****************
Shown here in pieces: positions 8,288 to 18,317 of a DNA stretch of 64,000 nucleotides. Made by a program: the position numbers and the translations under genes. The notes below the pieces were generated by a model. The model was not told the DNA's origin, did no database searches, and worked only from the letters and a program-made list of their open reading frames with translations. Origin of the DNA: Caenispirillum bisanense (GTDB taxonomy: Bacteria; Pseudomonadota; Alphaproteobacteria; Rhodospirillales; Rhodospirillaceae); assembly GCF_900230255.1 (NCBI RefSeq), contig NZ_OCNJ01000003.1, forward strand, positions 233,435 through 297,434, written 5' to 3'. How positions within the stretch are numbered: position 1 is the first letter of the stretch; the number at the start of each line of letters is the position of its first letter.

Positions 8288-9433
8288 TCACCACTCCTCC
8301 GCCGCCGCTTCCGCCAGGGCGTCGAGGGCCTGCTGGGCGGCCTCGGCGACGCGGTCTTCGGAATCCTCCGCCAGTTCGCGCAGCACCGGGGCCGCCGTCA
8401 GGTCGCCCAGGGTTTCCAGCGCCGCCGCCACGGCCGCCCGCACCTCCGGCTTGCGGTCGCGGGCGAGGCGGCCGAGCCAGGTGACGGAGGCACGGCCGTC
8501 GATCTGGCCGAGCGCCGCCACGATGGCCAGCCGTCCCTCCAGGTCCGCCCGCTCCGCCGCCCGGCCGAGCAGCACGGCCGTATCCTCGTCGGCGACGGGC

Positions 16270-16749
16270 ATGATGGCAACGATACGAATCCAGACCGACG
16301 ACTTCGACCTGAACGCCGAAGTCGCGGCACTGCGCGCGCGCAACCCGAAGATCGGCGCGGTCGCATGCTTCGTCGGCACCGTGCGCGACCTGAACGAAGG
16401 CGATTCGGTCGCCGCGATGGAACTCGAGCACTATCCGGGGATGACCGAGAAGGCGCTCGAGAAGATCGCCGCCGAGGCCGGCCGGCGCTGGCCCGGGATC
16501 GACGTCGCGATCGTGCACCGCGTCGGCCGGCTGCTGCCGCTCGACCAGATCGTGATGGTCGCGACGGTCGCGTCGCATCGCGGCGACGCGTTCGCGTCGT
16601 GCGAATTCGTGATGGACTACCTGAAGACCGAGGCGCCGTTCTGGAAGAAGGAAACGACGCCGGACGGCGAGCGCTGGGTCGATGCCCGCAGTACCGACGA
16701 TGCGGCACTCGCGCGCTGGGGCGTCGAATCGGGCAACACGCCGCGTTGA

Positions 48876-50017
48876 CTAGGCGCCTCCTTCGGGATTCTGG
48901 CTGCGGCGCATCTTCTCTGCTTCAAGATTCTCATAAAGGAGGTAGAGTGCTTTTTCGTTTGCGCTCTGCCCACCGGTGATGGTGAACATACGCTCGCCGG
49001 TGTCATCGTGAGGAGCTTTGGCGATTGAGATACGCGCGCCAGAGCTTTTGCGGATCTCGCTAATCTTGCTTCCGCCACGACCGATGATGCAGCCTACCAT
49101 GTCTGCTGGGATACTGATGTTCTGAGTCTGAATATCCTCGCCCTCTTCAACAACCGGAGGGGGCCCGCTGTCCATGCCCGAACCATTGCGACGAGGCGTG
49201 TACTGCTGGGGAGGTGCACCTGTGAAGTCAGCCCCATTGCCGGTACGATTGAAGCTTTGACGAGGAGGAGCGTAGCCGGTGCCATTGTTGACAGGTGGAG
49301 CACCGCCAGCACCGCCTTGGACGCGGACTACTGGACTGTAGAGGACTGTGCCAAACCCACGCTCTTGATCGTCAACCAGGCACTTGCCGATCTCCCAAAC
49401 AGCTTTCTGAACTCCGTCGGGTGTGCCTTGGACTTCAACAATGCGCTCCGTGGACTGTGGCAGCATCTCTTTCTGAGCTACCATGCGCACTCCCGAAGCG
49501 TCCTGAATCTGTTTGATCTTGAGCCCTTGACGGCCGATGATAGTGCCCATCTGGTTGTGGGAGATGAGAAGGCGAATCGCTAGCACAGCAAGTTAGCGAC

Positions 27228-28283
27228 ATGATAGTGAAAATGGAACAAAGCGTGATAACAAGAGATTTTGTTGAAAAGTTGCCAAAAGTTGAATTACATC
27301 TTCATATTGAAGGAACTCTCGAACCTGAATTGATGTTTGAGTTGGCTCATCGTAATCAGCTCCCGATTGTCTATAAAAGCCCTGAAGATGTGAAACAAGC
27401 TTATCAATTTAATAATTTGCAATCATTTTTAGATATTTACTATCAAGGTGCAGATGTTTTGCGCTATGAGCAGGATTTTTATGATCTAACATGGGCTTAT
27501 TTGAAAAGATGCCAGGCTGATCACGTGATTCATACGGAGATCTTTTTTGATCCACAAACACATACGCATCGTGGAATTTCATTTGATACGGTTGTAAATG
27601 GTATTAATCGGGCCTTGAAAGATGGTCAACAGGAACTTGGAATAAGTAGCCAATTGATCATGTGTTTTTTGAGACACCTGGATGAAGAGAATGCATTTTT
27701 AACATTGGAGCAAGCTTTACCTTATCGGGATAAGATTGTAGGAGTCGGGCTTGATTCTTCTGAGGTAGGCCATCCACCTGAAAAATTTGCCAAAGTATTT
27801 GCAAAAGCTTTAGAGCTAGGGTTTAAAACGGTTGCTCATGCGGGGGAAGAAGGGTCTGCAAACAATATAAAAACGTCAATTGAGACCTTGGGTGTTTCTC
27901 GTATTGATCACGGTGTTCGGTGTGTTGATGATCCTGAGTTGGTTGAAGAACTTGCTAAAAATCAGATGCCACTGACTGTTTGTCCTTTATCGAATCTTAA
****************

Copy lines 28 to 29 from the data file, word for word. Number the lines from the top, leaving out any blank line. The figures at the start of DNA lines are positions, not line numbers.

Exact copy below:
27601 GTATTAATCGGGCCTTGAAAGATGGTCAACAGGAACTTGGAATAAGTAGCCAATTGATCATGTGTTTTTTGAGACACCTGGATGAAGAGAATGCATTTTT
27701 AACATTGGAGCAAGCTTTACCTTATCGGGATAAGATTGTAGGAGTCGGGCTTGATTCTTCTGAGGTAGGCCATCCACCTGAAAAATTTGCCAAAGTATTT